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'Fence Pulling' Becomes a Wilderness Pastime

There's a waiting list of volunteers to take down the barbed wire that crisscrosses an Oregon region designated by law as cow-free public land.

November 06, 2005|Sam Howe Verhovek | Times Staff Writer

FIELDS, Ore. — If you had wanted to visit with John Witzel one recent warm and cloudless day, you would have driven 20 miles outside town, along a dusty ranch road here in the high desert of southeastern Oregon, then jumped on a horse.

You would have ridden five miles through the bull thistle cactus, juniper trees and lupin that dot the brown hills.

Once you got to Straw Hat Pass and let your horse have a drink at Wildhorse Creek, you would have traveled up a rust-colored canyon and come upon Witzel, a sinewy man wearing jeans, chaps and a purple cowboy shirt. He stood firmly, his arms circling as he cranked a large aluminum spool, and his face was dripping sweat.

Witzel looked as if he were trying to land a giant fish -- though he was reeling in a 100-foot strand of rusty barbed-wire fence.

Here in the nation's first officially designated "cow-free wilderness," Witzel and dozens of other volunteers have been using Witzel's invention, a non-mechanized roller, to remove mile after mile of fencing, not far from the border with Nevada.

Many of the fences date back nearly a century, to an era of homesteaders and free cattle-grazing on federal land.

Environmental groups favor taking down the fences because, they say, doing so would restore the land to a more natural state. With ranching no longer allowed in the wilderness here, but with no federal funds available for fence removal, the job of taking down the barbed wire has fallen to the volunteers -- as well as the horses, mules and llamas that carry the equipment, which by law must be non-mechanized, and that pack out the tight coils of old wire.

Many of these volunteers say they take tremendous satisfaction from "fence pulling," as they call it, describing it as an important step toward making the land a true wilderness.

"It's a small thing, and it's hard work, but it's something very tangible you can do," said Erik Westerholm, 46, a marketing specialist from Eugene, Ore., who has volunteered on a dozen fence pulls in the last three years.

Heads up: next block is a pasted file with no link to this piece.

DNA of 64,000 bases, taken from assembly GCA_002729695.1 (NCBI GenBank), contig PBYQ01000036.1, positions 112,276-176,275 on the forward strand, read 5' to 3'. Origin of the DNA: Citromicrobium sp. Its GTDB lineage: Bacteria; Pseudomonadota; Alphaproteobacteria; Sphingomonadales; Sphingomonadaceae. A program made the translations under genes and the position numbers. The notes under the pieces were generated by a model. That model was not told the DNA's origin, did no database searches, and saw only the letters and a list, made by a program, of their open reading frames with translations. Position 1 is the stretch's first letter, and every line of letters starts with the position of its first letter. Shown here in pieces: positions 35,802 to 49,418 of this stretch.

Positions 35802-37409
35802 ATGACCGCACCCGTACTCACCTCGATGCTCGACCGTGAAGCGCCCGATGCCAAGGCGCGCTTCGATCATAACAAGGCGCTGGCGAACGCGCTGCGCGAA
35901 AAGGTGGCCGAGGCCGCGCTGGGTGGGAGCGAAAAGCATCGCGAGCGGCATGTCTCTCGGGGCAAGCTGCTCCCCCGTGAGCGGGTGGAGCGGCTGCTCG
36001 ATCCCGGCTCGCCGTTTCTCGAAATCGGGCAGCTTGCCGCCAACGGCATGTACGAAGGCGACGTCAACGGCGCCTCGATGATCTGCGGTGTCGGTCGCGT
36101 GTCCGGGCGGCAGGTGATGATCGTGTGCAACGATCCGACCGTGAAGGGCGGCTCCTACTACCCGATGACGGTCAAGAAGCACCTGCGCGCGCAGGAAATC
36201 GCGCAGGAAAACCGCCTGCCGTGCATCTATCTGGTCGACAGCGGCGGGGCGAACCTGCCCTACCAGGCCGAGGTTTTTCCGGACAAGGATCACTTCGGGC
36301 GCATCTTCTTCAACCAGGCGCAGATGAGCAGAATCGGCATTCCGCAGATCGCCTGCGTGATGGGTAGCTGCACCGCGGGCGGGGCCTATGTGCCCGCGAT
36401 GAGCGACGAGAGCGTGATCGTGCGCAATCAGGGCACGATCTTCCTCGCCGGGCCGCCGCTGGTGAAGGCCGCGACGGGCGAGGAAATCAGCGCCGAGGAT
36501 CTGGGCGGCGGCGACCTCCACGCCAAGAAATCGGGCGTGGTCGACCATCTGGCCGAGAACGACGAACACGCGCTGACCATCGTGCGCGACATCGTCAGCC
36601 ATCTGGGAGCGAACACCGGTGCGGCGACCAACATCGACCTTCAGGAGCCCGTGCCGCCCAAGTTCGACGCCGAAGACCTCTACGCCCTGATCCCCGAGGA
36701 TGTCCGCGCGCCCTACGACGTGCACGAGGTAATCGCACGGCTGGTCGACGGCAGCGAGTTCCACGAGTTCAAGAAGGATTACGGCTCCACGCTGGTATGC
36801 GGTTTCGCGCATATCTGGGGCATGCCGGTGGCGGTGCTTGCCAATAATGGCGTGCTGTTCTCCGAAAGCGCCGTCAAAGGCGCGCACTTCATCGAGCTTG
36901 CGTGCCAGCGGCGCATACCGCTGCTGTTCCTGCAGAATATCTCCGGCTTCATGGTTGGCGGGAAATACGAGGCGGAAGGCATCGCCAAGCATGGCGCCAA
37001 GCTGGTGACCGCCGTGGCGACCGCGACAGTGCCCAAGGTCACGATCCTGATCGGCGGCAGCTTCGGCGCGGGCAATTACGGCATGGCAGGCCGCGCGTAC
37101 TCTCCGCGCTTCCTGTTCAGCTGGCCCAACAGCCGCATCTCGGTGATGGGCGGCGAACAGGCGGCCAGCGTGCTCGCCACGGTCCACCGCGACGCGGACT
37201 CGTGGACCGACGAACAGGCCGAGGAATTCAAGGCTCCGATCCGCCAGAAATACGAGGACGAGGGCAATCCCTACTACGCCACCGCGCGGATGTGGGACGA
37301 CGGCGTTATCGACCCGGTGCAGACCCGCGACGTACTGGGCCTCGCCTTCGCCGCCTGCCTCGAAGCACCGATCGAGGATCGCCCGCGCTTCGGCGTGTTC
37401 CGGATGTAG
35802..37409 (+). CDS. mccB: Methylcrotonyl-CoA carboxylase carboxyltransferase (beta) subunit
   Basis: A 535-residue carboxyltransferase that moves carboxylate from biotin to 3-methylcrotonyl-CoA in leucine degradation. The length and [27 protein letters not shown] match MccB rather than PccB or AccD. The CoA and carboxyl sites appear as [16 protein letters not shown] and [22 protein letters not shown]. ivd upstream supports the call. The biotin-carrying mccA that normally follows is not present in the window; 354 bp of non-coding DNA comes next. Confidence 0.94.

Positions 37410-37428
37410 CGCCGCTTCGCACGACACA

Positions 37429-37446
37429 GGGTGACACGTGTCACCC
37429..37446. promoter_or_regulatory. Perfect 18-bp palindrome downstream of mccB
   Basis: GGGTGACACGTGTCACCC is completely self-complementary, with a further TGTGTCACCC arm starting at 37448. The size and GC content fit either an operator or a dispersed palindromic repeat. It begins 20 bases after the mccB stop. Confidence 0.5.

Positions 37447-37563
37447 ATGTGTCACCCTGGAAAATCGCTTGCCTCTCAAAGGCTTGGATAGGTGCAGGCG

"It's a rush, actually, when you see a half-dozen pronghorn antelope cruising through an area where, earlier that day, there was a fence," said Westerholm, who drove six hours from Eugene to help.

"That's enough of a payment right there."

A fence, said Stephen Gibbs, 52, a volunteer from the Portland suburbs, is "a huge statement that man is here and trying to control things. Taking it out says the opposite."

When Congress passed the Steens Mountain Cooperative Management and Protection Act five years ago, it finalized a complicated land swap that turned some land over to ranchers, but also set aside 175,000 acres of public land in the area as protected wilderness.

The unusual cow-free wilderness designation was the result of "a lot of negotiations between ranchers and environmental groups," said John Neeling, wilderness specialist for the area, which is overseen by the federal Bureau of Land Management. Under the 1964 Wilderness Act, grazing is generally allowed on federal wilderness land where feasible.

The land, known as the Steens, is in a magnificent stretch of glacially carved escarpments, steppes and canyons, just south of the Malheur National Wildlife Refuge, a flyway for migratory birds, including trumpeter swans and sandhill cranes.

In a reflection of the stormy weather here, settlers called one stream the Donner und Blitzen River -- German for thunder and lightning.

Much of the area had been fenced -- in fact, homesteading laws required that settlers who wanted to raise cattle had to fence the property.

Now that the fences can come down, an unusual coalition of local ranchers and outside environmental groups has stepped in to do the work.

The Oregon Natural Desert Assn., the Sierra Club and Wilderness Volunteers are three such organizations that have organized fence-pulling trips, which range from one to five days.

Many volunteers say removing even a single strand of barbed wire is satisfying.

"I think we need to clean up our collective messes," said Kristi Mergenthaler, 37, a botanist from the Medford, Ore., area, who traveled here with her 14-year-old son, Taro Shido, during the summer for a two-day fence pull in the Steens.

"I mean we, as humanity," said Mergenthaler. "It's not like I put the fence up or anything, but I feel a responsibility to help take it down."

Many ranchers here would take some offense to the notion that a fence amounts to a mess. But with the wilderness deal made and the rusty old fences no longer needed, several ranchers have done their part to help take them out, if a bit bemusedly as they observe urbanites struggle with the task. (Pulling a fence is not only hard work, it carries an occupational hazard from the barbs: Being up-to-date on a tetanus shot is highly advised.)

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